Wisconsin voters said no way to the Democratic and Republican Parties’ presidential frontrunners Tuesday, giving big wins to Bernie Sanders and Ted Cruz and injecting frustration and uncertainty into the campaigns of Hillary Clinton and Donald Trump.
For Sanders, it was his sixth straight victory since March 22’s problem-plagued Arizona primary, where Clinton was deemed the winner but voters faced so many impediments that the Justice Department is investigating. His victory in Wisconsin, beating Clinton 56.4 percent to 43.4 percent with 97 percent of precincts reporting, comes after winning Washington, Hawaii, Alaska, Utah and Idaho.
“Moments ago the news networks called another state for our political revolution, and it’s a big one: Wisconsin,” wrote Sanders in an e-mail with less than one-quarter of the votes tallied. “The corporate media and political establishment keep counting us out, but we keep winning states and doing so by large margins. If we can keep this up, we’re going to shock them all and win this nomination.”
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A little while later, he told supporters in Wyoming, which will caucus on Saturday, “We will win in November if there is a large voter turnout. This campaign is giving energy and enthusiasm to millions of Americans… I think the people of this country are ready for a political revolution, and if you ignore what you hear in the corporate media, the facts are pretty clear: we have a path to victory and to the White House.”
Earlier Tuesday, Clinton’s campaign was telling its supporters that Sanders was expected to win and started attacking him on several fronts: a spokeswoman saying his visit with the New York Daily News editorial board this week showed that he had no idea how to accomplish his lofty goals. Campaign manager Robby Mook said his campaign knew it was losing where it counted — accumulating delegates — and thus was sounding something like Trump: posturing the delegate math doesn’t matter.
“It seems the Sanders campaign is finally seeing the writing on the wall: Hillary has won more votes AND more pledged delegates in this election — her lead in both is nearly insurmountable,” Mook said in an e-mail blast. “So this morning, Bernie’s campaign manager claimed the convention could be an “open convention,” and declared they’re going to try and flip delegates’ votes, overturning the will of the voters.”
As the 2016 nominating season lurches from state to state, you can expect hyperbole from all sides. Sanders obviously has been gaining momentum. But number-crunchers like Nate Silver at FiveThirtyEight.com who are postulating pathways to the nomination are saying that Sanders will not beat Clinton unless he wins at least 57 percent of the delegates in the remaining contests.
It appears he hovered a sliver under that threshold on Tuesday, winning 56.4 percent of the vote based on 97 percent of precincts reporting, and showing deeper and wider appeal than many Clinton backers care to acknowledge — such as almost tying her in Milwaukee, a city with a large non-white population, and continuing to win among young voters in university towns like Madison.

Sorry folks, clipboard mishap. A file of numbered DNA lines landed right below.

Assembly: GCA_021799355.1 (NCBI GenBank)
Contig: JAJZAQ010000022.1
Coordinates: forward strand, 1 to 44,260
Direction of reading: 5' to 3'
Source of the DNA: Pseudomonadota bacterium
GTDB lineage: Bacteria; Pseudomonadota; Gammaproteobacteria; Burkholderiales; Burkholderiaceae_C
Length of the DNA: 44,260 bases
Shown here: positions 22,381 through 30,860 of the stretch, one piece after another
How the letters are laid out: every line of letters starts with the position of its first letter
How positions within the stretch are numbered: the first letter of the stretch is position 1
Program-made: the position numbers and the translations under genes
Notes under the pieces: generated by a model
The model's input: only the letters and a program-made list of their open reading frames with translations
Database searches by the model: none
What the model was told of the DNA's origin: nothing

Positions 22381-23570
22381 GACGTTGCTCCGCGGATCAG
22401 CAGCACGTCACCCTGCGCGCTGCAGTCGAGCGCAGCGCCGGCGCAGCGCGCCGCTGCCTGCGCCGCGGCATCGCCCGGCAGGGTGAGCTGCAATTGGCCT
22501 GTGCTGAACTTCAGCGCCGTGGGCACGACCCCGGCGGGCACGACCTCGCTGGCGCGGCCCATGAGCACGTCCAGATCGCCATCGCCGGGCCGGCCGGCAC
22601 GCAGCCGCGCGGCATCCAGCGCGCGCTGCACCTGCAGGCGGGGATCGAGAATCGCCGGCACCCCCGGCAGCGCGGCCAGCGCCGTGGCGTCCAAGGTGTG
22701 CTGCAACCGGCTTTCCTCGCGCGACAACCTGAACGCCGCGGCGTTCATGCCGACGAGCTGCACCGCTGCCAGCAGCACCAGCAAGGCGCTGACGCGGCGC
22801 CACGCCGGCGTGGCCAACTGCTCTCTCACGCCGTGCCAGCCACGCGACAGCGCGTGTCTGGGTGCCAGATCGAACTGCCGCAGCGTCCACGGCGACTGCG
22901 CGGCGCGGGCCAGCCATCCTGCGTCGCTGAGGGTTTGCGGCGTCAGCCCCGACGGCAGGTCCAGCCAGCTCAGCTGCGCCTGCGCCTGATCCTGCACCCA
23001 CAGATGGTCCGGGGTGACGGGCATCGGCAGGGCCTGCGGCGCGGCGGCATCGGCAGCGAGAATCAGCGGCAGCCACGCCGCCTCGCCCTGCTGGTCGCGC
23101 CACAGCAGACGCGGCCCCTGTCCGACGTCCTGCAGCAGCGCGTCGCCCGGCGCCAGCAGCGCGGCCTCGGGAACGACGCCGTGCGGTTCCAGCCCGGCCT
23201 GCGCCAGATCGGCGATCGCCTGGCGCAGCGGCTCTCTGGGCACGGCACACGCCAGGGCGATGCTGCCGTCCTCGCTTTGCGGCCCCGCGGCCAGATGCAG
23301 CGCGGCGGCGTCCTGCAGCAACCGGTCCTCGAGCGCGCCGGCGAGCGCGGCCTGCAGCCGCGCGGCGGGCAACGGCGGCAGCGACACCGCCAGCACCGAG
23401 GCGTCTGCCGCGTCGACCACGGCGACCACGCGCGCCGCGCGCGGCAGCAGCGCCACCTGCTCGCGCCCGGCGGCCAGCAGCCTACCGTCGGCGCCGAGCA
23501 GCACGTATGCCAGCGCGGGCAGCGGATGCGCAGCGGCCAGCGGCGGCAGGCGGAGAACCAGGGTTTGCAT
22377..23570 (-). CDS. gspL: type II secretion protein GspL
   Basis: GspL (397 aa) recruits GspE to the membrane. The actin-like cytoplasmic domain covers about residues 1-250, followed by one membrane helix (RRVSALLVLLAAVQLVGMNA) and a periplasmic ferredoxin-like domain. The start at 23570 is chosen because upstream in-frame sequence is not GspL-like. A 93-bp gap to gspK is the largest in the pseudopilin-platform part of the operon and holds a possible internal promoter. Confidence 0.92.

The next Democratic state to vote is Wyoming, which will caucus on Saturday, April 9, a format where Sanders more often than not has beaten Clinton. But then the race jumps to a major new orbit, with New York holding its delegate rich primary on April 19. Two-hundred and ninety-one delegates are at stake, compared to 72 in Wisconsin and 18 in Wyoming. A week later, more mid-Atlantic states vote, including Pennsylvania with 210 delegates, Maryland with 118 and Connecticut with 70.
But all eyes will be on New York, which has become a must-win state for Clinton — not because she is not leading to get the 2,383 delegates needed to win — but because is she loses the state where she was a U.S. Senator and now calls home, it will be a devastating symbolic blow to her campaign by underscoring her weakness as a national candidate.
After Tuesday’s vote, the New York Times estimated that Clinton had 1,271 pledged delegates, compared to 1,024 for Sanders, a difference of 247 delegates. That does not include the Party’s so-called super-delegates, which accounts for one-sixth of all the delegates and are its top officeholders and state party officials across the country.
On the GOP side, Ted Cruz won a decisive victory, gathering 50 percent of the vote, compared to 33 percent for Donald Trump and 15 percent for John Kasich. Trump was not favored to win Wisconsin, where that state’s right-wing establishment — from Gov. Scott Walker who dropped out of the presidential race months ago and backed Cruz, to many AM talk radio hosts, to various super PACs fueled by top mainstream donors — viciously attacked him.
Trump did not speak on Tuesday, but in a written statement attacked Republican Party bosses, the anti-Trump super PACs, and called Cruz “worse than a puppet” for being used to steal the nomination from him. While Trump is leading on the GOP side with delegates, the presence of Cruz and Kasich is increasingly raising the prospect that he won’t cross the nominating threshold of 1,237 delegates and the party will have a contested national nominating convention — the party’s first since 1948.
Trump may be blaming the GOP establishment and his competition for an increasingly frustrating campaign, but according to Wisconsin exit poll results broadcast on CNN, an astounding 38 percent of Republicans said they were worried about a Trump presidency. They also noted how exit polls said Clinton’s campaign has still not managed to excite growing numbers of Democratic voters. But if these presumed frontrunners win their party’s nomination — or Sanders manages to take it, fear of Trump may provoke many Americans to vote Democratic.